I recently received a call from one of my “furniture finders” about this television armoire cabinet.  Yep, someone actually threw it away. Here is the story of the repurposed television armoire cabinet.

Television Armoire Cabinet in Dumpster
Television Armoire Cabinet in Dumpster

Dumpster Diving Tactics

With that being said, let me explain my “dumpster diving” tactics.  My email inbox is always flooded with questions regarding my furniture finds.  This armoire was found in a construction dumpster.  Which means no household garbage.  Just wood scraps, boxes, or anything else which pertains to a construction site.  Possibly a little dirt, but nothing that can’t be cleaned off.  Importantly, I DO NOT remove furniture items from household trash dumpsters unless they are on the ground next to it.  I am sure some people do, but I choose not too.  And trust me, I wish I could.  Why, because I LOVE saving thrown out furniture.  But it’s just too risky and well just plain gross.

Dumpster
Dumpster

Anyway, back to the repurposed television armoire cabinet makeover.  Once we got the call, the Hubs and I immediately showed up on site.  Luckily, there was a business located near the dumpster which had a few extra men who were eager to help the Hubs remove it from the dumpster.  With that being said, it was solid wood and HEAVY, so I knew I could not be of much help.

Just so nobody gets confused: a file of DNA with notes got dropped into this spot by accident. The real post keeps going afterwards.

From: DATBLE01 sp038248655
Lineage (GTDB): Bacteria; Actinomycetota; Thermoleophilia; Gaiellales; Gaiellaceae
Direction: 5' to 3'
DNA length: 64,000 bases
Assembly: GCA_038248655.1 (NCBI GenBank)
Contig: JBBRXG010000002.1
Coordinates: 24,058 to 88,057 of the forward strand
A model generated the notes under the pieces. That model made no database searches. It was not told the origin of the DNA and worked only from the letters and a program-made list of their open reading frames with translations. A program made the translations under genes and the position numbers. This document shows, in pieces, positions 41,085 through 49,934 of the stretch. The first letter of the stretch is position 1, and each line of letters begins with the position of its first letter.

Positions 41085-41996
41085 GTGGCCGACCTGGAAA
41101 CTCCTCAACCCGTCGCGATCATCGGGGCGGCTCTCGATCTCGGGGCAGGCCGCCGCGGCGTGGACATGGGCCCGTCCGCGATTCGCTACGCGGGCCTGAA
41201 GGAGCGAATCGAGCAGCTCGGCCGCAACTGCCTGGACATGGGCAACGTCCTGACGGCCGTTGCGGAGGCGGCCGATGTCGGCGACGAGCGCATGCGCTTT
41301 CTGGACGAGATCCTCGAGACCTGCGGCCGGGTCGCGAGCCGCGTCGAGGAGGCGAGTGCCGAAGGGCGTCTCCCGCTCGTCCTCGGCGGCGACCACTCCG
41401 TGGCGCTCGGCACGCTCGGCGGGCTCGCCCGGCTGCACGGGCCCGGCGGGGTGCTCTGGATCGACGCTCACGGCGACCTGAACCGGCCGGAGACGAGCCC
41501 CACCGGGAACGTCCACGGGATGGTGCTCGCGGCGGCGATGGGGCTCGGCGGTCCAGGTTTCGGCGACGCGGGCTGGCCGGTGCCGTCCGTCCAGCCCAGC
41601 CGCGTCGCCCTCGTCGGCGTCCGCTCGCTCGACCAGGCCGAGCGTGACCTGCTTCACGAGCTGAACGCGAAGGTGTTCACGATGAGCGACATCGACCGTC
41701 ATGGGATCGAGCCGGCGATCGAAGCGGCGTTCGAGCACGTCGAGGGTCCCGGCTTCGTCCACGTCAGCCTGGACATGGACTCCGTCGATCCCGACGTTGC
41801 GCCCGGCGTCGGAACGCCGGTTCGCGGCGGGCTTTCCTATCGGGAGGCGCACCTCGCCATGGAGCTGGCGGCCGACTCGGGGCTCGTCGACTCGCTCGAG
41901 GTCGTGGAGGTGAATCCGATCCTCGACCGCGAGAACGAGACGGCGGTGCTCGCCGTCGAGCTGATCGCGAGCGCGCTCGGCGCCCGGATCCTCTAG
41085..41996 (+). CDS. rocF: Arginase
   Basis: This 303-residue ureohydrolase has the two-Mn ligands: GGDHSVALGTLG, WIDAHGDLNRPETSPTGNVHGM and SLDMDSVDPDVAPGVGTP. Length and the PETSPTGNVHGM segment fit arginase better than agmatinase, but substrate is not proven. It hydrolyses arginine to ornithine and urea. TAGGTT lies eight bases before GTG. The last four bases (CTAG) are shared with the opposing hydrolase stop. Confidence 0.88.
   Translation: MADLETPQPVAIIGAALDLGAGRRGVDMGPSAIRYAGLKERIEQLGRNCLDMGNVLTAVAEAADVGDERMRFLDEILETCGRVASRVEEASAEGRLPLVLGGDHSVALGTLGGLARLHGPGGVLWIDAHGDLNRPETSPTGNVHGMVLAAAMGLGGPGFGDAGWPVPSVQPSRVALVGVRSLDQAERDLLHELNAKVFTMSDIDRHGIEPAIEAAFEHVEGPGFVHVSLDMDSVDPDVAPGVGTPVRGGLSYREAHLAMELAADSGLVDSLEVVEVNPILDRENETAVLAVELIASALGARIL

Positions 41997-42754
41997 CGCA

I thoroughly inspected it after we got home and unloaded it from the truck before taking it inside.  It was surprisingly clean!  I did vacuum underneath and inside the cabinet, just to be on the safe side.

Television Armoire Cabinet Before Repurpose Project
Television Armoire Cabinet Before

Brainstorming

It sat in my workshop for over a week.  For some odd reason, the week we found the piece, I was in a creative slump.  I am telling you; no creative juices were flowing.  Burnout had crept in.  Which is normal, so I didn’t worry.  I just simply walked away.

A few days had passed.  I decided it was time to have a pow-wow in front of the beast that was torturing me.  Enough was enough.  I was determined to construct a plan, no matter what.  I pulled up a chair and just sat in front of it, brainstorming ideas. Here are a few of my thoughts:

  • This size cabinet is hard to sell in my area. As a matter of fact, they very rarely sell. Most people have larger televisions or they prefer smaller more decorative cabinets. Giant TV cabinets are not popular anymore.
  • Of course, the entertainment center was not an antique armoire but it was still a good quality piece of furniture.
  • The cabinet could be repurposed into an armoire, but that’s the NORM. I am not that type of flipper because I love thinking outside the box.
  • I want a unique piece that the Hubs and I could work together on.

Discussion With the Hubs

After my brainstorming session, I discussed the points that I jotted down with the Hubs. The final decision was to cut the armoire in half. We would repurpose the bottom into a beautiful piece and the top could be repurposed into a cabinet.

Prep Work for the Repurposed Cabinet

The Hubs went to work, removing the top using his circular saw.  

Removing the top of the repurposed television cabinet armoire
Removing the Top of the Giant TV Cabinet

I saved the two large doors!  They can be used for all sorts of neat projects.

Television armoire cabinet door
Television Armoire Cabinet Door

Here it is with the top removed.

Television Armoire Cabinet With Top Removed
Bottom Portion of the Giant TV Cabinet